“What are you doing here, Elijah?” (1 Kings 19:9)
I recognize the quiet voice that has directed me along every step of the last three years.
Peace floods as familiarity embraces me, strengthening me.
All of my questions and fears come tumbling out.
“I have been very zealous for the LORD God of Armies, but the Israelites have abandoned Your covenant, torn down Your altars, and killed Your prophets with the sword. I alone am left, and they are looking for me to take my life.” (1 Kings 19:10)
It is a relief to finally get the words out. Yahweh responds, “Go out and stand on the mountain in the LORD’s presence.” (1 Kings 19:11)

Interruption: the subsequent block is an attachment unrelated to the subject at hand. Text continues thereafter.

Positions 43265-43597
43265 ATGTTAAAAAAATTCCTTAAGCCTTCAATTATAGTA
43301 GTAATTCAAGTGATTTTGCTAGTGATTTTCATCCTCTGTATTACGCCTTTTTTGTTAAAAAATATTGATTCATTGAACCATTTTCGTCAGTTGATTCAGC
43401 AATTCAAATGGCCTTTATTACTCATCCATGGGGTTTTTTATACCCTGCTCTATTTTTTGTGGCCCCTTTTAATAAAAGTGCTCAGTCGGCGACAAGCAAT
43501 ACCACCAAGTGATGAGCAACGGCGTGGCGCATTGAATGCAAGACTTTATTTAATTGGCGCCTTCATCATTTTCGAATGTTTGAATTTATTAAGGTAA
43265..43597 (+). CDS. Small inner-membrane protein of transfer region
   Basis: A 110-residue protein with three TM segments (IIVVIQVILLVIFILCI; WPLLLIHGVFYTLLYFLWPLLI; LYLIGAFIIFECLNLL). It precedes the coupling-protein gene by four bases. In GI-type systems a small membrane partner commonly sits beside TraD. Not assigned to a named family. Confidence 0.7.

A fierce wind streams into the cave and I cling to the craggy walls. Massive rocks are ripping out of the mountain and breaking into pieces at the cave’s mouth.
But the wind subsides, and Yahweh is not there.
I’m confused and just as I recover, an earthquake hits, dropping me to my hands and knees. Fear grips me as the mountain shakes around me.
But the movement of the Earth subsides, and Yahweh is not there.
A blazing fire appears at the mouth of the cave, burning with such intensity that no creature could come near. Even a distance away, the heat saps my remaining strength.
But the fire fades away, and Yahweh is not there.
Finally, a soft whisper reaches my ears.
I wrap my face into my cloak and make my way to the entrance of the cave.
“What are you doing here, Elijah?” (1 Kings 19:13)
Though I see no one, I feel His presence and repeat my answer.